By Margie Wuebker
One of two men implicated in a string of breaking and enterings at area churches and schools has been sentenced to community control sanctions with the promise of prison if he fails to comply.
Jerry R. Brown, 20, of Greenville, appeared Friday afternoon in Mercer County Common Pleas Court and listened intently to the terms handed down by Judge Jeffrey Ingraham — 60 days in jail upon notice of the adult probation department and up to five years supervision.
If the defendant fails to comply, Ingraham listed the consequences as eight months in prison on each of six breaking and entering codeges, with the time to be served consecutively.
He pleaded guilty Feb. 12 to the fifth-degree felonies. The state earlier dropped two theft codeges, both fourth-degree felonies, as part of plea negotiations.
Paul Brown Jr., 29, also of Greenville, had been scheduled for sentencing on similar codeges Friday morning. However, the matter was continued until 3 p.m. Tuesday after the judge reportedly failed to receive a presentence investigation report.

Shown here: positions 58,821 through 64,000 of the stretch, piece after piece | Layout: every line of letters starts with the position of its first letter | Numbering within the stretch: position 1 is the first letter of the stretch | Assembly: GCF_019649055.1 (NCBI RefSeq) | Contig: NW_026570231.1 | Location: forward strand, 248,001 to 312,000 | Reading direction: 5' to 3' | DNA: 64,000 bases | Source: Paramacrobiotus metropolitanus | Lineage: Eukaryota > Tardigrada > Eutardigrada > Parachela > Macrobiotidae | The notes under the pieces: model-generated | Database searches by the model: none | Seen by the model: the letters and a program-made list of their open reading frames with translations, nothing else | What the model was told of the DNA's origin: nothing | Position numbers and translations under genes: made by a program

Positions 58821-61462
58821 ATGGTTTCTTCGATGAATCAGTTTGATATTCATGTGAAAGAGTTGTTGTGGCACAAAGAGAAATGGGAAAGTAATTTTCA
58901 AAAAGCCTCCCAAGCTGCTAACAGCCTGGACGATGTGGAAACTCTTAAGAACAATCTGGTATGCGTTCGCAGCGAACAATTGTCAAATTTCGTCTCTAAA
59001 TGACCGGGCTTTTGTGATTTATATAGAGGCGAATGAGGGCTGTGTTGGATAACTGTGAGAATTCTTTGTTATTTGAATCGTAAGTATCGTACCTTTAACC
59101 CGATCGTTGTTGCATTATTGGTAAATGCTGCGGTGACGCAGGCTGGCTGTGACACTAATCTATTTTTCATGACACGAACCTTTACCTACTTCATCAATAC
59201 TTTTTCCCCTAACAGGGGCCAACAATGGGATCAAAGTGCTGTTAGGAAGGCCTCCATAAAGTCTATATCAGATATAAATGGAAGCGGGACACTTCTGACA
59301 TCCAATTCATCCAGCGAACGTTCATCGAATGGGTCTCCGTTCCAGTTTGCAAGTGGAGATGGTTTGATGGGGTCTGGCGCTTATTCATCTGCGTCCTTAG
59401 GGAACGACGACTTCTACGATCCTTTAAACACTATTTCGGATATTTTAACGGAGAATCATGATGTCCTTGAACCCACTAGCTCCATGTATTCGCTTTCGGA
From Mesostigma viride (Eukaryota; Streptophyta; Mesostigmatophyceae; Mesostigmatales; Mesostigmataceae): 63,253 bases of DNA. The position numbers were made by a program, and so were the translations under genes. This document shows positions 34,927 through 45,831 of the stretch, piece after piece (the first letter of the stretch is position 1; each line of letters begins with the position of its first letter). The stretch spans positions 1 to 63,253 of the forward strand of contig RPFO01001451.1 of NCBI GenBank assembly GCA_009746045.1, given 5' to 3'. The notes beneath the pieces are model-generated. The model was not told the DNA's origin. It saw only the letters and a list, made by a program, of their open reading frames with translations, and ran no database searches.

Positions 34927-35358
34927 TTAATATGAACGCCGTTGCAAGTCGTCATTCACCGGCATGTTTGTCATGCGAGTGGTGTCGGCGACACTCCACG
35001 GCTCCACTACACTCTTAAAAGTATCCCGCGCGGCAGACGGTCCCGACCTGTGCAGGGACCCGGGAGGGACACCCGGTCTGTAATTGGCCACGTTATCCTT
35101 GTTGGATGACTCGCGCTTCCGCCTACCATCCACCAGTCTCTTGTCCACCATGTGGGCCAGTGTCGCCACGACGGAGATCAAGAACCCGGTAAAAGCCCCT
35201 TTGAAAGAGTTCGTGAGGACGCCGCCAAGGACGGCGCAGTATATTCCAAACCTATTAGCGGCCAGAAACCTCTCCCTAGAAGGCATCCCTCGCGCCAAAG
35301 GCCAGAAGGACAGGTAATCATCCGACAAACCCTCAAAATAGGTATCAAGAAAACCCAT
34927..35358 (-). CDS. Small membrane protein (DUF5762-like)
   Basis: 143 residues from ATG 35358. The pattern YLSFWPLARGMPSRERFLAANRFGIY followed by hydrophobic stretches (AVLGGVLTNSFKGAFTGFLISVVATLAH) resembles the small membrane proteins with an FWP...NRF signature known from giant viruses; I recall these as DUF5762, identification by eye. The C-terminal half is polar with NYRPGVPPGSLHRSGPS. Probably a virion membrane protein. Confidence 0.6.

The codeges stem from incidents occurring between Oct. 3 and 10 at Coldwater Exempted Village Schools, Coldwater United Methodist Church, Marion Local Elementary/Junior High School in Maria Stein, and Coldwater Intermediate School, Our Lady of Guadalupe Catholic Church and the United Methodist Church, all of Montezuma.
The perpetrators, who reportedly are cousins, ransacked each location and left considerable damage in their wake. Drawers were pulled out and cabinet door were ripped from hinges. Papers. books and other items apparently were left as they fell. The men also pounded or pried on a tabernacle door at Our Lady of Guadalupe Church and then strewed communion hosts stored inside over the floor.
Court records peg restitution for the damage incurred at more than $13,000.
“I can’t take back what I done,” Jerry Brown told Ingraham prior to sentencing. “I will try my best to give back what I stole from those people.”
Mercer County Assistant Prosecutor Matt Fox mentioned “pages and pages” of victim impact statements sent to the court.
The judge took various factors into consideration prior to sentencing, calling the young man “an assistor and driver” during the commission of the crimes.
Jerry Brown, who has been granted judicial release in a case involving similar crimes in Darke County, reported he is to begin a new job Monday. The judge commented that gainful employment would allow the defendant to begin paying off the “tragic damage” done to public institutions.